Sirena85 Posted 16 Jan 2014 , 1:42pm
post #1 of

Hello,

 

I am going to be making a sweet 16 cake and it is going to be filled with fresh raspberry buttercream and a layer of fresh raspberries. It will all be frosted with the fresh raspeberry buttercream as well. My questions is whether the raspberries in the buttercream will affect the fondant??? And how long will it keep? Can I make it on a Thursday for a party on Saturday afternoon??

 

 

This is the recipe I will be using:

3/4 cup unsalted butter, at room temperature
2 cups powdered sugar
1 cup fresh raspberries
1/2 teaspoon pure vanilla extract

 

In a food processor or blender, puree the raspberries. Pour raspberries through a fine sieve into a bowl, pressing on solids, to eliminate the seeds. Place butter, half of the powdered sugar, and raspberry puree into mixing bowl. Beat over low speed until well-blended. Add the other half of the sugar, increase speed to medium. Mix until light and fluffy.

 

THANK YOU!

10 replies
-K8memphis Posted 16 Jan 2014 , 2:01pm
post #2 of

has to be kept fridged--i would not use this formula if it was me but i don't have any direct knowledge of how it will do with fondant--if it's kept cold it should be fine is my best guess--

 

i'm sure others will chime in--

 

but i would want to take that raspberry juju and cook it down to intensify the raspberry flavor--

 

but i would test that recipe first and all that too--

Sassyzan Posted 16 Jan 2014 , 3:14pm
post #3 of

AMy guess is that that recipe is barely going to hold up on its own, let alone under fondant.

Sirena85 Posted 16 Jan 2014 , 3:30pm
post #4 of

so would you suggest I cook the raspberries and then add to creamed butter and powdered sugar? would that hold up better?

scrumdiddlycakes Posted 16 Jan 2014 , 3:32pm
post #5 of

AI see no reason why the frosting wouldn't hold up, but I'm pretty inexperienced with American butter cream and the ratios.

Those fresh raspberries are going to squish and leech juices though. I would cook them down, like k8 suggested, not just for the frosting but also the filling. the only time I'll use fresh berries between layers is for Victoria sandwich cakes and shortcake type things. As they break down inside the cake, your layers will continue to settle as well. You don't end up with the nice plump fresh berries you started with, instead pulpy soggy cake.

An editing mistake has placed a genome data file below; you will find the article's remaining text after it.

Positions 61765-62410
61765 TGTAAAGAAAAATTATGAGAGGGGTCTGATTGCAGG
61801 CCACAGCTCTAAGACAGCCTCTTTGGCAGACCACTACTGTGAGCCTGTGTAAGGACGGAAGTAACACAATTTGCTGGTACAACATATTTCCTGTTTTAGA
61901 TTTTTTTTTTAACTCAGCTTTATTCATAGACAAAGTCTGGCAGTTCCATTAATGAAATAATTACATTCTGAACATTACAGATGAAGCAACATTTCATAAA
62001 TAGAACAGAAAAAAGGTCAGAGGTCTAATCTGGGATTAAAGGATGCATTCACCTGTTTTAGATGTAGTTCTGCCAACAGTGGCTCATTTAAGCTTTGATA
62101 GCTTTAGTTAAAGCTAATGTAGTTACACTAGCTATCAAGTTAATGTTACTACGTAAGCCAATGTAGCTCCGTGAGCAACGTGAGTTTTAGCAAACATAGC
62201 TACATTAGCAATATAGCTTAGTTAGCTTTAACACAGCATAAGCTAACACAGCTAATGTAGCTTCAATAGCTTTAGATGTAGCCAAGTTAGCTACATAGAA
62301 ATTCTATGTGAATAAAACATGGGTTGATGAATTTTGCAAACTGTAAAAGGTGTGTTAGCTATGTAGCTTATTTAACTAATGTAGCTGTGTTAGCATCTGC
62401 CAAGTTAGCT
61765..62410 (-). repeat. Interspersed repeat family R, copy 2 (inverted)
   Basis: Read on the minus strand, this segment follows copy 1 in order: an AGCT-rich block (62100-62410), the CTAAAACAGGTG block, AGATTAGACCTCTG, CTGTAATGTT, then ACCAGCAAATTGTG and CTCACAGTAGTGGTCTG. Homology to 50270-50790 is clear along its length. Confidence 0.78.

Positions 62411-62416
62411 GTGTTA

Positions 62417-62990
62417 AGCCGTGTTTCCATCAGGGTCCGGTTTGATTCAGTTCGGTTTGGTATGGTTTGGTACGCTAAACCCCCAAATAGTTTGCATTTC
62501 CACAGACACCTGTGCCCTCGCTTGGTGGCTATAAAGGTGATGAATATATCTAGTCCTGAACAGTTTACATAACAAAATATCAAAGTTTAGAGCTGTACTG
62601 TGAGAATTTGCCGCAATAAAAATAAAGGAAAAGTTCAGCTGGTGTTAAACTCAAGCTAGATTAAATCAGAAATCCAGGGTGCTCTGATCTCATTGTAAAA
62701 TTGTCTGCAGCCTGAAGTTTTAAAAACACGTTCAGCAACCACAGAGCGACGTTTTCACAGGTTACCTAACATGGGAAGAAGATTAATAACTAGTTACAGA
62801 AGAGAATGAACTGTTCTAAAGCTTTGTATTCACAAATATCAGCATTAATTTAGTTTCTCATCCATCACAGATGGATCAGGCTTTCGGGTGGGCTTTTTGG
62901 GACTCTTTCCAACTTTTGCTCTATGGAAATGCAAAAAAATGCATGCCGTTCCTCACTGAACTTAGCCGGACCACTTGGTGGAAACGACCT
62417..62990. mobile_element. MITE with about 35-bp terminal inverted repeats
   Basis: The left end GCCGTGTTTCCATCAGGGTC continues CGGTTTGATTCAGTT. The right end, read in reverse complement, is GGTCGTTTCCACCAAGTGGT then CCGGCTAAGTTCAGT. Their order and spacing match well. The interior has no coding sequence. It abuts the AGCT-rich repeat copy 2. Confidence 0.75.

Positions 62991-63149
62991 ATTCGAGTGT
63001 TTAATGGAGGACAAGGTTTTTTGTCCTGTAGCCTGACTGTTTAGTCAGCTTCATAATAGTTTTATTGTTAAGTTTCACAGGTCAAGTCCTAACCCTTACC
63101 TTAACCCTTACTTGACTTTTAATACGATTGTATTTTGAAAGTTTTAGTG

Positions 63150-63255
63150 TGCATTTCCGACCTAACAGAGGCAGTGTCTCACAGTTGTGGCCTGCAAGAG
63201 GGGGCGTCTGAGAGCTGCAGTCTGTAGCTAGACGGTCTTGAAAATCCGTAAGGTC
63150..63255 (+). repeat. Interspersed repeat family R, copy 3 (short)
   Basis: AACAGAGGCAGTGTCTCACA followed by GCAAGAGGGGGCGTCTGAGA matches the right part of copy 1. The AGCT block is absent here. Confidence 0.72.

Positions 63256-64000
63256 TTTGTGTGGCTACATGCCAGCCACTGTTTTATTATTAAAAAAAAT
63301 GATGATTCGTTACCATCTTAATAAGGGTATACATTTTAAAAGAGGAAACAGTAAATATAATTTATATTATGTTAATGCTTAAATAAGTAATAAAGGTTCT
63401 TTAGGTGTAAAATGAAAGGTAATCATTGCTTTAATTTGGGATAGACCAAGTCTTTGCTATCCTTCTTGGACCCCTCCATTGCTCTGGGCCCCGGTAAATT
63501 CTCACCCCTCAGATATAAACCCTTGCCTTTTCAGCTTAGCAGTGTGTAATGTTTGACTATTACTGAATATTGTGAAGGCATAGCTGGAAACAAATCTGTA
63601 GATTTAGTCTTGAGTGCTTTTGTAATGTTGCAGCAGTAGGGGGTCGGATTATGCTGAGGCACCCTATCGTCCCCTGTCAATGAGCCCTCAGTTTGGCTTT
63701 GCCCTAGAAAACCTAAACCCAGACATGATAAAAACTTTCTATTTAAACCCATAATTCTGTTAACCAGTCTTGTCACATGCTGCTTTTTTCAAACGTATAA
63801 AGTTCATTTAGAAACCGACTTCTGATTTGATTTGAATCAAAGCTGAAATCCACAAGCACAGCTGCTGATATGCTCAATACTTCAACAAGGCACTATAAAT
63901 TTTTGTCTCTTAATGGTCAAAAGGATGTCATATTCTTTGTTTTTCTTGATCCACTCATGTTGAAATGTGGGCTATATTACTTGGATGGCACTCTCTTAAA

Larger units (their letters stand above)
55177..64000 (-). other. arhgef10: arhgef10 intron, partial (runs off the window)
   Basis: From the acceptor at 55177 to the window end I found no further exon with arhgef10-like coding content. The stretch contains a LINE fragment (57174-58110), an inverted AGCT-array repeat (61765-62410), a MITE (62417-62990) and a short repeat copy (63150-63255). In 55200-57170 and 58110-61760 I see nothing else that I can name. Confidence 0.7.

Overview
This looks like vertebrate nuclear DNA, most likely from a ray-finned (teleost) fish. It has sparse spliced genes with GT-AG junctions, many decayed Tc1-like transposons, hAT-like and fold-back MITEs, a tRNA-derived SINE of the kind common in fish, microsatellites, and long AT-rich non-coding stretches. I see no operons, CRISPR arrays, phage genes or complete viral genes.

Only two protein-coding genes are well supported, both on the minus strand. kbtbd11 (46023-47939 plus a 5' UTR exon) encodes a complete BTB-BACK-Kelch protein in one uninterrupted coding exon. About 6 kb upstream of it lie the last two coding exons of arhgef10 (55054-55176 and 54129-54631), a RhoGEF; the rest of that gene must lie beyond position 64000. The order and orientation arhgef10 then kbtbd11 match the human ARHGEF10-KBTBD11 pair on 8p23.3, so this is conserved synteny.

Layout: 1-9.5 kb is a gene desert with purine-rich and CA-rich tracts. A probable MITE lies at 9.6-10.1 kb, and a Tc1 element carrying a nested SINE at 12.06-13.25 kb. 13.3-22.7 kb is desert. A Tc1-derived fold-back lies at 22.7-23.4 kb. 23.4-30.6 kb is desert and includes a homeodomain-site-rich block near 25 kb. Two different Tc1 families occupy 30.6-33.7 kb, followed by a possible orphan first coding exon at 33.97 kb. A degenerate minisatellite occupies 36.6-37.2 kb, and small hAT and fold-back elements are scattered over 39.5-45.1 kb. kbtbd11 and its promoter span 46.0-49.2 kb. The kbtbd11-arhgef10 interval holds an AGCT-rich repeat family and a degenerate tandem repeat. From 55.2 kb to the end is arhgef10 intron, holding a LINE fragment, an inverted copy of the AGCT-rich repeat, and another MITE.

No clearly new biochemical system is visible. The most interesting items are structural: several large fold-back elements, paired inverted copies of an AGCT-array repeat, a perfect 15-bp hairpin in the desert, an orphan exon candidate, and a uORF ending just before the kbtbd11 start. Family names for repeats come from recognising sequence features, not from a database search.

personally, I'd do a meringue buttercream, and mix in as much cooked down raspberry puree as you can get into it. It tastes really fresh, and the sweetness doesn't compete with the berries luke an ABC would.

liz at sugar Posted 16 Jan 2014 , 3:32pm
post #6 of

Quote:

Originally Posted by -K8memphis 
 

has to be kept fridged--i would not use this formula if it was me but i don't have any direct knowledge of how it will do with fondant--if it's kept cold it should be fine is my best guess--

 

i'm sure others will chime in--

 

but i would want to take that raspberry juju and cook it down to intensify the raspberry flavor--

 

but i would test that recipe first and all that too--

 

Yes, you will need to cook down the raspberry juice before adding to your powdered sugar and butter.  I think that will be a wet mess if you just add the fresh juice, but you could try it the way it is written and see what happens.

 

Liz

JWinslow Posted 16 Jan 2014 , 4:52pm
post #7 of

The last time I used fresh raspberries I cooked them down with reg. sugar, cornstarch and a little lemon juice.  After putting it through a sieve, I still had to remove some of the juice (save for flavoring).  When I used it for a filling, I put a thin layer of (in my case) SMBC on the cake so it would not completely sink into the cake with a ribbon of raspberry SMBC on top of the raspberries.  I still got a little shrinkage.

My frosting didn't have the raspberry mixture with the seeds because I was concerned about being able to get my fondant smooth without little bumps  - so I never tried it. Hope that made sense. :)

JWinslow Posted 16 Jan 2014 , 4:59pm
post #8 of

I forgot to add I used a little water to help the sugar dissolve.

maybenot Posted 17 Jan 2014 , 3:40am
post #9 of

The recipe looks yummy for a filling, maybe, but very, very soft for an icing [especially under the weight of fondant]. 

 

When I do a raspberry buttercream, I mix in high quality seedless raspberry preserves--usually Dickinson's .  I think the pectin and corn syrup in them keeps the icing stiffer.  I find the result very workable and quite delicious.  It holds up nicely under fondant, too.

liz at sugar Posted 17 Jan 2014 , 3:56am

Quote:

Originally Posted by maybenot 
 

The recipe looks yummy for a filling, maybe, but very, very soft for an icing [especially under the weight of fondant]. 

 

When I do a raspberry buttercream, I mix in high quality seedless raspberry preserves--usually Dickinson's .  I think the pectin and corn syrup in them keeps the icing stiffer.  I find the result very workable and quite delicious.  It holds up nicely under fondant, too.

 

I second the Dickinson's preserves - great quality!

 

Liz

kalushi Posted 26 Jan 2014 , 12:20am

Hello, I visited your profile at (cakecentral.com) and I find out that you're the type my heart love, I believe we suit for real love, let walk that precious thing out for heart desire, I hope and believe we match for good. When contacting reply to my mail address (helen_kalushi@hotmail.com) I am waiting for the love. I am, Miss helen

Quote by @%username% on %date%

%body%